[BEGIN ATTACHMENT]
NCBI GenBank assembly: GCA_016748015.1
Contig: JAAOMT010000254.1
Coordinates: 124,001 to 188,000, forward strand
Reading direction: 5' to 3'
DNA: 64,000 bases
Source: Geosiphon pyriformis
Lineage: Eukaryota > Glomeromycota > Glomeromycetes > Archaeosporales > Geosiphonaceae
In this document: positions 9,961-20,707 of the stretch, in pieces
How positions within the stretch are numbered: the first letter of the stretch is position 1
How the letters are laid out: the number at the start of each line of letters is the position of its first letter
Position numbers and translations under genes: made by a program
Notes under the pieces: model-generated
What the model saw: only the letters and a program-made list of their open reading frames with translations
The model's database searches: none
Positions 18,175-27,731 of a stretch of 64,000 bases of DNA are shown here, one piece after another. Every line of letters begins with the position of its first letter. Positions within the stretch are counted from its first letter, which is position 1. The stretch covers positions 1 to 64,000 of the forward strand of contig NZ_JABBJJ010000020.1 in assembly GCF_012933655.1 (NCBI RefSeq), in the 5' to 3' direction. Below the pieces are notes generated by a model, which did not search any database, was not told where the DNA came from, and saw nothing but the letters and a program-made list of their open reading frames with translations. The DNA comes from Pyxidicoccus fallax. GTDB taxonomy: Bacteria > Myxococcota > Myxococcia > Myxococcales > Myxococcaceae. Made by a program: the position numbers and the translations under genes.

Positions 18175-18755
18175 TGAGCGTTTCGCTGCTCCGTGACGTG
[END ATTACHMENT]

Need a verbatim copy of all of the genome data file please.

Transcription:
NCBI GenBank assembly: GCA_016748015.1
Contig: JAAOMT010000254.1
Coordinates: 124,001 to 188,000, forward strand
Reading direction: 5' to 3'
DNA: 64,000 bases
Source: Geosiphon pyriformis
Lineage: Eukaryota > Glomeromycota > Glomeromycetes > Archaeosporales > Geosiphonaceae
In this document: positions 9,961-20,707 of the stretch, in pieces
How positions within the stretch are numbered: the first letter of the stretch is position 1
How the letters are laid out: the number at the start of each line of letters is the position of its first letter
Position numbers and translations under genes: made by a program
Notes under the pieces: model-generated
What the model saw: only the letters and a program-made list of their open reading frames with translations
The model's database searches: none
Positions 18,175-27,731 of a stretch of 64,000 bases of DNA are shown here, one piece after another. Every line of letters begins with the position of its first letter. Positions within the stretch are counted from its first letter, which is position 1. The stretch covers positions 1 to 64,000 of the forward strand of contig NZ_JABBJJ010000020.1 in assembly GCF_012933655.1 (NCBI RefSeq), in the 5' to 3' direction. Below the pieces are notes generated by a model, which did not search any database, was not told where the DNA came from, and saw nothing but the letters and a program-made list of their open reading frames with translations. The DNA comes from Pyxidicoccus fallax. GTDB taxonomy: Bacteria > Myxococcota > Myxococcia > Myxococcales > Myxococcaceae. Made by a program: the position numbers and the translations under genes.

Positions 18175-18755
18175 TGAGCGTTTCGCTGCTCCGTGACGTG